The following pictures show the status of XENON1T construction as of March 2015. More photos are available on the XENON1T official website.



The XENON100 experiment

The XENON100 detector uses the same principle of operation and many design features successfully tested in the XENON10 prototype. The sensitive volume consists of 62 kg of LXe and is viewed by two arrays of total 178 PMTs, while the total amount of LXe is 161 kg. The active LXe target is enclosed in a PTFE cylinder of 15 cm radius and 30 cm height. The PTFE cylinder reflects scintillation light with high efficiency, and separates optically the LXe target inside the TPC from the surrounding LXe. 64 PMTs turn the outer LXe volume into an active veto, with a total mass of 99 kg, including LXe layers above the top and below the bottom PMT arrays. In 2012, the XENON100 experiment released results from data acquired over 224.6 days within a fiducial volume containing 34 kg of liquid xenon and with an ultra low background. After unblinding the region of interest, two events were observed, consistent with the total background expectation of (1.0 +-0.2) events. A Profile Likelihood analysis of these data leads to the best upper limit on the spin independent elastic WIMP-nucleon scattering cross section, with a minimum of 2 x 10-45cm2at 55 GeV/c2and 90% confidence level (E. Aprile et al.Phys. Rev. Lett. 109, 181301 (2012)).


XENON 6     

This email address is being protected from spambots. You need JavaScript enabled to view it. (Columbia University)



Physics Department, Columbia University, New York, NY, USA

Department of Physics and Astronomy, University of Bologna and INFN-Bologna, Bologna

INFN-Laboratori Nazionali del Gran Sasso

Gran Sasso Science Institute, L’Aquila

INFN-Torino and Osservatorio Astrofisico di Torino, Torino, Italy

Institut für Physik & Exzellenzcluster PRISMA, Johannes Gutenberg-Universität Mainz, Mainz, Germany

Max-Planck-Institut für Kernphysik, Heidelberg, Germany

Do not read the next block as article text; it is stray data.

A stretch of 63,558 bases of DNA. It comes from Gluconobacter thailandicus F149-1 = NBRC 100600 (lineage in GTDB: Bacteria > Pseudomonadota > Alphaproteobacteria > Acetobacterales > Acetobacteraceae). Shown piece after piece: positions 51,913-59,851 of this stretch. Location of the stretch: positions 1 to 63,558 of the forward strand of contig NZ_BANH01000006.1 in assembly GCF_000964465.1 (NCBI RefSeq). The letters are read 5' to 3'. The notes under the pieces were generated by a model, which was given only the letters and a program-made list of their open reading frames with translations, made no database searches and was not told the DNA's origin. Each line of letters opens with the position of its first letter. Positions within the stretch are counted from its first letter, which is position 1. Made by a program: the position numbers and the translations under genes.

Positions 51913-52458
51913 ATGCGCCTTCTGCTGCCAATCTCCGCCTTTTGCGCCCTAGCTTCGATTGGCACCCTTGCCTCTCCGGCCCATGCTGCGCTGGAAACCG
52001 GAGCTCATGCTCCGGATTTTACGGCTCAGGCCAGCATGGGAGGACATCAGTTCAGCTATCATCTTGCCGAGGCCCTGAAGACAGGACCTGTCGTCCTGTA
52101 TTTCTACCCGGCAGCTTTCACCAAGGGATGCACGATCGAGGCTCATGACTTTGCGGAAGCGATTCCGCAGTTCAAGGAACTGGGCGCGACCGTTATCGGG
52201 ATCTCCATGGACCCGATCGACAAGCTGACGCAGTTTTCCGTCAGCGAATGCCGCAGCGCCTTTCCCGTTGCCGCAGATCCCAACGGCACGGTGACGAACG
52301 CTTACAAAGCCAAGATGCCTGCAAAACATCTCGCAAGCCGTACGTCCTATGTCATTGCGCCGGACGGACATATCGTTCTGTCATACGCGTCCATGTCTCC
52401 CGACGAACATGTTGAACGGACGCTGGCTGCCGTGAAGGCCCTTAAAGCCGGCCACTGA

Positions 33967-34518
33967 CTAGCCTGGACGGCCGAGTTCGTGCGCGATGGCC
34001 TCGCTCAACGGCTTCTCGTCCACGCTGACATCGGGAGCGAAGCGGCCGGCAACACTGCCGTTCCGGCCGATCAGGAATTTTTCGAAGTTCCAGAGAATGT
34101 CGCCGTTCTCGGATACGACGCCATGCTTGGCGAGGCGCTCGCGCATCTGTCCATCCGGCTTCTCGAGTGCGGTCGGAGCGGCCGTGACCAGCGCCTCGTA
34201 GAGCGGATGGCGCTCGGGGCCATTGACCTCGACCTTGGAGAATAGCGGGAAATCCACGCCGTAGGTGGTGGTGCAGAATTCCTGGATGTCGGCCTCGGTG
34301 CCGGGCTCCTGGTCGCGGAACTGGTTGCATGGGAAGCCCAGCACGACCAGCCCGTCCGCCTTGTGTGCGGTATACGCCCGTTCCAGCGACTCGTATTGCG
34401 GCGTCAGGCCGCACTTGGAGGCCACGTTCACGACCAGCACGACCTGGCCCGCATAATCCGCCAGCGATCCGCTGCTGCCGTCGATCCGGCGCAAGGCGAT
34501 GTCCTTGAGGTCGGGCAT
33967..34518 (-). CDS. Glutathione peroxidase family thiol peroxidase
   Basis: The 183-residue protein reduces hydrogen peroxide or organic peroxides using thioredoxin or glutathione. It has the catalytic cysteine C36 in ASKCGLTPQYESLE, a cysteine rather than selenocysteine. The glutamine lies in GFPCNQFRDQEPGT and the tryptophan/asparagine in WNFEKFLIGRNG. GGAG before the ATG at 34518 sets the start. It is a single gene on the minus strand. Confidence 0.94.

Nikhef and the University of Amsterdam, Science Park, Amsterdam, Netherlands

Department of Physics and Astronomy, Purdue University, West Lafayette, IN, USA

Rensselaer Polytechnic Institute, Troy, USA

Department of Physics and Astronomy, Rice University, Houston, TX, USA

SUBATECH, Ecole des Mines de Nantes, CNRS/In2p3, Université de Nantes, Nantes, France

Albert Einstein Center for Fundamental Physics, University of Bern, Bern, Switzerland

Physics & Astronomy Department, University of California, Los Angeles, CA, USA

Department of Physics, University of Coimbra, Coimbra, Portugal

Institut für Kernphysik, Wilhelms-Universität Münster, Münster, Germany

Physik-Institut, University of Zurich, Zurich, Switzerland

Department of Particle Physics and Astrophysics, Weizmann Institute of Science, Rehovot, Israel

NYU Abu Dhabi, United Arab Emirates

Stockholm University, Sweden


Recent publications

Conceptual design and simulation of a water Cherenkov muon veto for the XENON1T experiment E. Aprile, et al. (XENON100 Collaboration) JINST 9 P11006 (2014), preprint: arxiv:1406.2374

First Axion Results from the XENON100 Experiment E. Aprile, et al. (XENON100 Collaboration) Phys. Rev. D 90, 062009, preprint: arxiv:1404.1455

Analysis of the XENON100 Dark Matter Search Data E. Aprile, et al. (XENON100 Collaboration) Astropart. Phys. 54 (2014) 11-24, preprint: arxiv:1207.3458

Observation and applications of single-electron charge signals in the XENON100 experiment E. Aprile, et al. (XENON100 Collaboration) J. Phys. G: Nucl. Part. Phys.41 (2014) 035201, preprint: arxiv:1311.1088

Official website